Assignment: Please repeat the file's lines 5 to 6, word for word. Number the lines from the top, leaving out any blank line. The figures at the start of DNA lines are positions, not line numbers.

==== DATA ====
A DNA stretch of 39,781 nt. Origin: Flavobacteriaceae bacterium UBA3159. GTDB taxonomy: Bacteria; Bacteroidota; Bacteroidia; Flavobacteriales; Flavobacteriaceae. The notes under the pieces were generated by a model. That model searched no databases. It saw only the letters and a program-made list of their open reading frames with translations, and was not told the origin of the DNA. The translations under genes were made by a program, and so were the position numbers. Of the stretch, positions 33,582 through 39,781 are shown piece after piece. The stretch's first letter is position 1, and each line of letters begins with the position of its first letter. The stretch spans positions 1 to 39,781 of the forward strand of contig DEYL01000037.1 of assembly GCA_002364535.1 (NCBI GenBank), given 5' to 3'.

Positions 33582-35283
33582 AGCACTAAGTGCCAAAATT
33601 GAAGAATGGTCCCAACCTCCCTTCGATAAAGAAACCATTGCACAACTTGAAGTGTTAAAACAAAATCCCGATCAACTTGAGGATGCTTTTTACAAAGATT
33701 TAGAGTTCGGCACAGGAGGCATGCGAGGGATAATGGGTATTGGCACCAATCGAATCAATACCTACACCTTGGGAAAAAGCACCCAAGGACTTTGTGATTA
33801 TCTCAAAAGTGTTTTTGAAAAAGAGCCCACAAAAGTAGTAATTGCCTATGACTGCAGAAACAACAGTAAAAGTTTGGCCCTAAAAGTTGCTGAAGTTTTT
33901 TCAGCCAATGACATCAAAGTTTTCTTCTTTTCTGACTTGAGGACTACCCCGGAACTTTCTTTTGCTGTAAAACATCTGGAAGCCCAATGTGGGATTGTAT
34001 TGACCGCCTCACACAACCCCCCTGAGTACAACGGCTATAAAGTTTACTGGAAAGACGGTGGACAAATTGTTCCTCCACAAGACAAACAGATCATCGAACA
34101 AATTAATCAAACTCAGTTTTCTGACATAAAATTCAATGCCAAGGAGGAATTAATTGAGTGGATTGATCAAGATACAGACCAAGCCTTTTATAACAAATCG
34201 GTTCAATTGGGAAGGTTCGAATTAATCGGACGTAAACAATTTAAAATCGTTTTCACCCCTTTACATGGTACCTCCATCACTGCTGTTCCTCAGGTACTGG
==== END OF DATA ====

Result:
33701 TAGAGTTCGGCACAGGAGGCATGCGAGGGATAATGGGTATTGGCACCAATCGAATCAATACCTACACCTTGGGAAAAAGCACCCAAGGACTTTGTGATTA
33801 TCTCAAAAGTGTTTTTGAAAAAGAGCCCACAAAAGTAGTAATTGCCTATGACTGCAGAAACAACAGTAAAAGTTTGGCCCTAAAAGTTGCTGAAGTTTTT